A virtual public meeting was held on July 28 to provide a summary of current recommendations on the future of transit services in North Grenville, and to gather feedback from members of the community on what types of transit services are needed locally. Mayor Peckford opened the meeting with some background information on transit services in the Municipality.
“Over the last couple of years, even without the realities of the pandemic, we as a Municipality assumed more direct responsibility for accessible transit services in our communities,” she said. The Mayor explained that in 2019, the notfor-profit group North Grenville Accessible Transportation (NGAT) asked the Municipality to take over responsibility for providing accessible transit services. The study which is currently underway aims to ascertain what other transportation services should be provided locally. Mayor Peckford pointed out that, in the absence of private taxi services locally, residents need to rely on personal vehicles and rides from family and friends for transportation.
Some limitations of the current transportation service were discussed at the meeting. These include the low level of community awareness about the service, the necessity of booking a trip in advance, and the limited eligibility for the current service. Those who use transit services want flexibility in where and when they travel.
The fact that a commuter service to Ottawa is no longer offered is another aspect of transit being considered in the study, with many residents asking about the possibility of transportation to Brockville or other destinations along the St. Lawrence River as well. Mayor Peckford also added that a transit connection with Merrickville may be important, particularly because many Merrickville residents come to North Grenville to patronize local businesses. A resident further added that a regional approach to transit, including towns such as Winchester and Prescott, would make sense as well. A serious possibility is the connection of different towns within the Municipality via transit service.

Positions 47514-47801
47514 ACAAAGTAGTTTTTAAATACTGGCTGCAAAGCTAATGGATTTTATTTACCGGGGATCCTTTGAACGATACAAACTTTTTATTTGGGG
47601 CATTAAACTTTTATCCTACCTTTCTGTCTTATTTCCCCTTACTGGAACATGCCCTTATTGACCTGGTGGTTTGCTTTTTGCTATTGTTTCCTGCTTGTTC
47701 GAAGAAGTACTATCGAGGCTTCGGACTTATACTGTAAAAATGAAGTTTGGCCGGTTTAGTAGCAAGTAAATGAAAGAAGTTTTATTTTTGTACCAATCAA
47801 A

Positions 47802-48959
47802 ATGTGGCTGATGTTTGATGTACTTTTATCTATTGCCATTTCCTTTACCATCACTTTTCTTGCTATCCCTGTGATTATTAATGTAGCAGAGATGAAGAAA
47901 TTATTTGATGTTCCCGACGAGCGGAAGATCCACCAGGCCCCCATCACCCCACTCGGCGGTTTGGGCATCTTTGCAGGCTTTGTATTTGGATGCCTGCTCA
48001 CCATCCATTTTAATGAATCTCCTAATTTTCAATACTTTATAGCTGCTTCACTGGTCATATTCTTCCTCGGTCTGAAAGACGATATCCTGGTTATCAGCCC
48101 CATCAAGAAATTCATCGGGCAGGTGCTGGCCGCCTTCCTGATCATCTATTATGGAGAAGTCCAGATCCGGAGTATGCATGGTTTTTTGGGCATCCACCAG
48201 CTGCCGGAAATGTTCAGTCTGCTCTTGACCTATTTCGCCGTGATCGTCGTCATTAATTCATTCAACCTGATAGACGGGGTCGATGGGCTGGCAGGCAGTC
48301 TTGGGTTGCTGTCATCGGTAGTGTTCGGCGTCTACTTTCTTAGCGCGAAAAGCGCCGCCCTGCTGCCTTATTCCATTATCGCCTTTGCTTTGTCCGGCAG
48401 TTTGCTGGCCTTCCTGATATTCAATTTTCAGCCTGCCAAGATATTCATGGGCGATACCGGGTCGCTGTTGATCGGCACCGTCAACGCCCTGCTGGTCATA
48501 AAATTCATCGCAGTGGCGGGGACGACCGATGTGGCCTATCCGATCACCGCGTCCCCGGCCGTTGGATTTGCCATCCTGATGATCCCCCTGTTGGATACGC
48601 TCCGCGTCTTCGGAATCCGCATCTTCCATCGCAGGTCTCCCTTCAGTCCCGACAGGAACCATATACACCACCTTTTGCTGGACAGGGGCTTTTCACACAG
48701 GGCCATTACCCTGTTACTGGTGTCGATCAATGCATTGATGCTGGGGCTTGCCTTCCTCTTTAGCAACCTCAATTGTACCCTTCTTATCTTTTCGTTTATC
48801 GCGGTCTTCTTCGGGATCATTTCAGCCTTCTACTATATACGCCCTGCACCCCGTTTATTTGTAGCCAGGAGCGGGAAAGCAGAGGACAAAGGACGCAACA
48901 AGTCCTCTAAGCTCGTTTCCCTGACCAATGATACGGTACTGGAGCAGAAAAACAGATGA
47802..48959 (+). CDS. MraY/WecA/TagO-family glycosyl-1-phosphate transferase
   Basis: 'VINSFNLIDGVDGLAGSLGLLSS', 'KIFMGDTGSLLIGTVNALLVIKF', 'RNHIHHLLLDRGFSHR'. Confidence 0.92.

Feedback and ideas from members of the public were very diverse. One resident pointed out that a bigger transit service could help the environment by reducing car exhaust emissions. Another pointed out that the Province was supposed to develop a transit plan for the community in relation to the proposed correctional facility to be built on the Kemptville Campus, but representatives from the consulting firm conducting the transit study were unaware of any such plan being presented yet. A senior who moved to Kemptville recently pointed out that she was hoping to be able to get around on foot as she doesn’t drive, but now she believes that a transit service is necessary due to the dangers of walking in town brought on by the large amount of traffic.
Several transit plan options were presented for consideration. One includes the potential for a regional service to connect the Municipality to an Ottawa LRT station, as well as on-demand local service. Another option is a regional service, as well as a fixed local bus route running on a set schedule. Other options include a regional service to the Johnstown area, deemed the “river route”, and the possibility of two bus routes running concurrently to reduce wait times, though this latter option may require some riders to transfer from one bus to another to reach their destination. The study includes an evaluation of various bus stop options around town, based on the demand for transit services in specific areas. Mayor Peckford made it clear that an on-demand service for the rural hamlets within North Grenville would be important.
Much detailed discussion took place throughout the meeting, with residents adding their various ideas about what a transit service should look like. For now, the study will continue, and a more formal plan will be presented to the Municipality in the coming months. It is expected that Council will deliberate a final transit plan later this year or early next year.